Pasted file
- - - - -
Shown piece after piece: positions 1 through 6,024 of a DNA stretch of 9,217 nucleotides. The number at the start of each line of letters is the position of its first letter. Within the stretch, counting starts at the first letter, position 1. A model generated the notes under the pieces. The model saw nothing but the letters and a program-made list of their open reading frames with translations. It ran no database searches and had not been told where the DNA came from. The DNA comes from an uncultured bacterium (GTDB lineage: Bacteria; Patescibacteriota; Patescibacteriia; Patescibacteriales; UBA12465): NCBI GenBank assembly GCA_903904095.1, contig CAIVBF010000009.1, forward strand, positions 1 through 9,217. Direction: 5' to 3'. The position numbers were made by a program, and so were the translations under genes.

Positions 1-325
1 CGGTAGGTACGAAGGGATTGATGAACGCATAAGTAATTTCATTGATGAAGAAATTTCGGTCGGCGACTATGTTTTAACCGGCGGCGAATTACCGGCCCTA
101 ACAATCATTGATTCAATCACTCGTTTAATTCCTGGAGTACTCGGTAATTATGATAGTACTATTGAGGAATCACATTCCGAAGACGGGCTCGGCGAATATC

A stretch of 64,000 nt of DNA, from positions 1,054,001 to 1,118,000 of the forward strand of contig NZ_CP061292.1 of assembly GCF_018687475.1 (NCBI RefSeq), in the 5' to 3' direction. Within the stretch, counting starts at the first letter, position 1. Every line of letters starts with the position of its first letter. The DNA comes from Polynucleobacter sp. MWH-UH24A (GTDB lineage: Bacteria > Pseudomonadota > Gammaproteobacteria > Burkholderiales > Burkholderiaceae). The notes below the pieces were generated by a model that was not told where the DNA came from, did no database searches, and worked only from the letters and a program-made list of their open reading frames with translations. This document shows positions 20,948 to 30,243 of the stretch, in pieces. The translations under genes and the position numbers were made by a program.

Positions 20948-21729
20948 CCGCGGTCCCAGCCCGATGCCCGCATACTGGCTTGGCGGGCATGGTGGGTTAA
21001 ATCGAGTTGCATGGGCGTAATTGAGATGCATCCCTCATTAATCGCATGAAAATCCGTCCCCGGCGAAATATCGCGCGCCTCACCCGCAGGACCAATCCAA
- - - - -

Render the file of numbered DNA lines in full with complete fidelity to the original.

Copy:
Shown piece after piece: positions 1 through 6,024 of a DNA stretch of 9,217 nucleotides. The number at the start of each line of letters is the position of its first letter. Within the stretch, counting starts at the first letter, position 1. A model generated the notes under the pieces. The model saw nothing but the letters and a program-made list of their open reading frames with translations. It ran no database searches and had not been told where the DNA came from. The DNA comes from an uncultured bacterium (GTDB lineage: Bacteria; Patescibacteriota; Patescibacteriia; Patescibacteriales; UBA12465): NCBI GenBank assembly GCA_903904095.1, contig CAIVBF010000009.1, forward strand, positions 1 through 9,217. Direction: 5' to 3'. The position numbers were made by a program, and so were the translations under genes.

Positions 1-325
1 CGGTAGGTACGAAGGGATTGATGAACGCATAAGTAATTTCATTGATGAAGAAATTTCGGTCGGCGACTATGTTTTAACCGGCGGCGAATTACCGGCCCTA
101 ACAATCATTGATTCAATCACTCGTTTAATTCCTGGAGTACTCGGTAATTATGATAGTACTATTGAGGAATCACATTCCGAAGACGGGCTCGGCGAATATC

A stretch of 64,000 nt of DNA, from positions 1,054,001 to 1,118,000 of the forward strand of contig NZ_CP061292.1 of assembly GCF_018687475.1 (NCBI RefSeq), in the 5' to 3' direction. Within the stretch, counting starts at the first letter, position 1. Every line of letters starts with the position of its first letter. The DNA comes from Polynucleobacter sp. MWH-UH24A (GTDB lineage: Bacteria > Pseudomonadota > Gammaproteobacteria > Burkholderiales > Burkholderiaceae). The notes below the pieces were generated by a model that was not told where the DNA came from, did no database searches, and worked only from the letters and a program-made list of their open reading frames with translations. This document shows positions 20,948 to 30,243 of the stretch, in pieces. The translations under genes and the position numbers were made by a program.

Positions 20948-21729
20948 CCGCGGTCCCAGCCCGATGCCCGCATACTGGCTTGGCGGGCATGGTGGGTTAA
21001 ATCGAGTTGCATGGGCGTAATTGAGATGCATCCCTCATTAATCGCATGAAAATCCGTCCCCGGCGAAATATCGCGCGCCTCACCCGCAGGACCAATCCAA